Sunday, April 24, 2022

Super Capacitors

I bought three super capacitors from Adafruit, model DDLE2R5LGN701KAA5S. They are rated at 700 Farad at 2.5V. (They have very little stock left, at time of writing, so if you want them too, act quickly!)

If I place them in series, I will end up with 233 Farad at the very maximum of 7.5V. However, charging to the max 7.5V is dangerous: one of the capacitors can easily overcharge and explode, that way. Unless you balance the capacitors.

Balancing a capacitor bank is not trivial. But there seems to be an alternative, as offered by Patrick of EngineeringShock.

Patrick's advice is to charge the capacitors to 80% of their nominal Voltage, so that even if there is a mismatch in internal resistance between the capacitors in series, none of them will overcharge. I like this approach, as it is simpler, does not require extra circuitry, at the cost of lost capacitance.

So if we charge a 7.5V bank to 80%, we get a charging voltage of 6 Volts. Let's make that our target. When we have have our bank charged to 6V, we can feed that into a voltage regulator, and as the bank drains to 3.3V, we should be able to ride from 6V to 3.3V and run a ╬╝controller off that, or some other low-power electronics.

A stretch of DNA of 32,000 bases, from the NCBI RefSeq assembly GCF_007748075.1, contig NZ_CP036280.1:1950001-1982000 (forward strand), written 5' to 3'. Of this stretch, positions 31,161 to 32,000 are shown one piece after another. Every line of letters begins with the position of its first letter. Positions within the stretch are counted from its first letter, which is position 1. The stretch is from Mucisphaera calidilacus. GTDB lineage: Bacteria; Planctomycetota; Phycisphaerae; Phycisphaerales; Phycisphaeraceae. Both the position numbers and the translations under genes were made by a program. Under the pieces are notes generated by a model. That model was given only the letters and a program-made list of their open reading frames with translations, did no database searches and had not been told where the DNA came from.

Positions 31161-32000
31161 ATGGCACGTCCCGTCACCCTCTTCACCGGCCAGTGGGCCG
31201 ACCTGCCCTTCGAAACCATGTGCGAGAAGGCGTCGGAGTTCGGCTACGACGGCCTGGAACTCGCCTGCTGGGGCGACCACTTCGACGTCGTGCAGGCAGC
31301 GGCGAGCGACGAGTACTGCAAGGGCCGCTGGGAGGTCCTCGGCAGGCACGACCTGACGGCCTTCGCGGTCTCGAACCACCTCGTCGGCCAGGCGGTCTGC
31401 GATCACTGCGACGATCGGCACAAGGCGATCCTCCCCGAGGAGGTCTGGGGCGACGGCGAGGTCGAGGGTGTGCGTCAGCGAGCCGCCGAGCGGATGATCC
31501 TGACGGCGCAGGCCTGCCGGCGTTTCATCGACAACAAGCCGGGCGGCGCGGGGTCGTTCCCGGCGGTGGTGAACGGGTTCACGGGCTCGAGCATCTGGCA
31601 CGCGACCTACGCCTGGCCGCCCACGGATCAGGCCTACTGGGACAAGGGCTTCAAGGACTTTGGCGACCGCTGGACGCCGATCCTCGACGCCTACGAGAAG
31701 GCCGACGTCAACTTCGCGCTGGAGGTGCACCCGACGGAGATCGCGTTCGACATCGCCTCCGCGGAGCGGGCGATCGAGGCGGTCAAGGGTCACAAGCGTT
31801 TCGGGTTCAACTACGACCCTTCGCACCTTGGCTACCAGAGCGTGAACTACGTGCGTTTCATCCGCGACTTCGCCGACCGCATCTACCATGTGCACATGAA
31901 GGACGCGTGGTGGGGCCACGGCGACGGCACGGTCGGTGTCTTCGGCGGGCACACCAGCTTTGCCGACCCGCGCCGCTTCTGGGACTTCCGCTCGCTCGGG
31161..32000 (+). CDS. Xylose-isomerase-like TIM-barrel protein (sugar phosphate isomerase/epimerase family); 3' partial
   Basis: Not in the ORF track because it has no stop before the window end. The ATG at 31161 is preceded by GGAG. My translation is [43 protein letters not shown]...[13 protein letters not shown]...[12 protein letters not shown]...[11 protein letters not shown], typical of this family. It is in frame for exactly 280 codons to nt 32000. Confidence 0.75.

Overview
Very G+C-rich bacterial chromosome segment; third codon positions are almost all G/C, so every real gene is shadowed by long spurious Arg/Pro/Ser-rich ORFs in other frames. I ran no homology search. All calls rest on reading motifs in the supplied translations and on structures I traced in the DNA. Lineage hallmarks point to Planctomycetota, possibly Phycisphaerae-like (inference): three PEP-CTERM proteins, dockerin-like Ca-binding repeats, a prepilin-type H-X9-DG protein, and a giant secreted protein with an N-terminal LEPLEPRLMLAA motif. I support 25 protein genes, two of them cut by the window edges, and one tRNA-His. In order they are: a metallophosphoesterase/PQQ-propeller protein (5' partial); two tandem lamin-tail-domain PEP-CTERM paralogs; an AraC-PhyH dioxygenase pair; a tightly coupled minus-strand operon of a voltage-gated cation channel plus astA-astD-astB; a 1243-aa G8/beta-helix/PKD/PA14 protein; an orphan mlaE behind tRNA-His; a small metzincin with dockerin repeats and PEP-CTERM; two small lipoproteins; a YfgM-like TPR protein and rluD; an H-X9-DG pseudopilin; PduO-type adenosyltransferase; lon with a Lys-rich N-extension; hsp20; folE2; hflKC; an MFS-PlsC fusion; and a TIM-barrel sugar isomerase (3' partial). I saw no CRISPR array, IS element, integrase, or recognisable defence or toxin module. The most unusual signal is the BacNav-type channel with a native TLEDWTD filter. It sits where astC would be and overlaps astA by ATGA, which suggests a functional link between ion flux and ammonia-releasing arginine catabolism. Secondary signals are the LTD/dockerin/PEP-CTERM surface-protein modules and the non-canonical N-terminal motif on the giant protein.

And this leads me to my next objective: how to generate a steady 6V charging voltage? I would like to use solar panels for this. So let's dive into photovoltaics.

Reading the specification of a PV panel, there is the nominal voltage, which we can't really rely on. Then there is the Voc (Open Circuit Voltage) which we will measure if there is no current flowing. And also the Max Power Voltage, which is lower.

I need to read up on how to make sure that a photovoltaic panel output a steady 6V, and never any higher, at a tight tolerance. PV panels typically use charge controllers for that, but I want something simple. Maybe an opamp?


I am taking a different approach. I've decided to charge the capacitors in parallel, not in series, at a steady 2.5V.

To achieve this, I take input from a solar panel (with wildly varying voltage, and current) and convert that with a buck-converter to 2.5V that can be used to charge the capacitors.

I then use the capacitors as input for a boost-converter that brings a varying low voltage (It is only 2.5V when fully charged, and they discharge linearly) to a steady 3.3V. This I can then use in a client circuit, typically a ╬╝controller with some peripherals attached.

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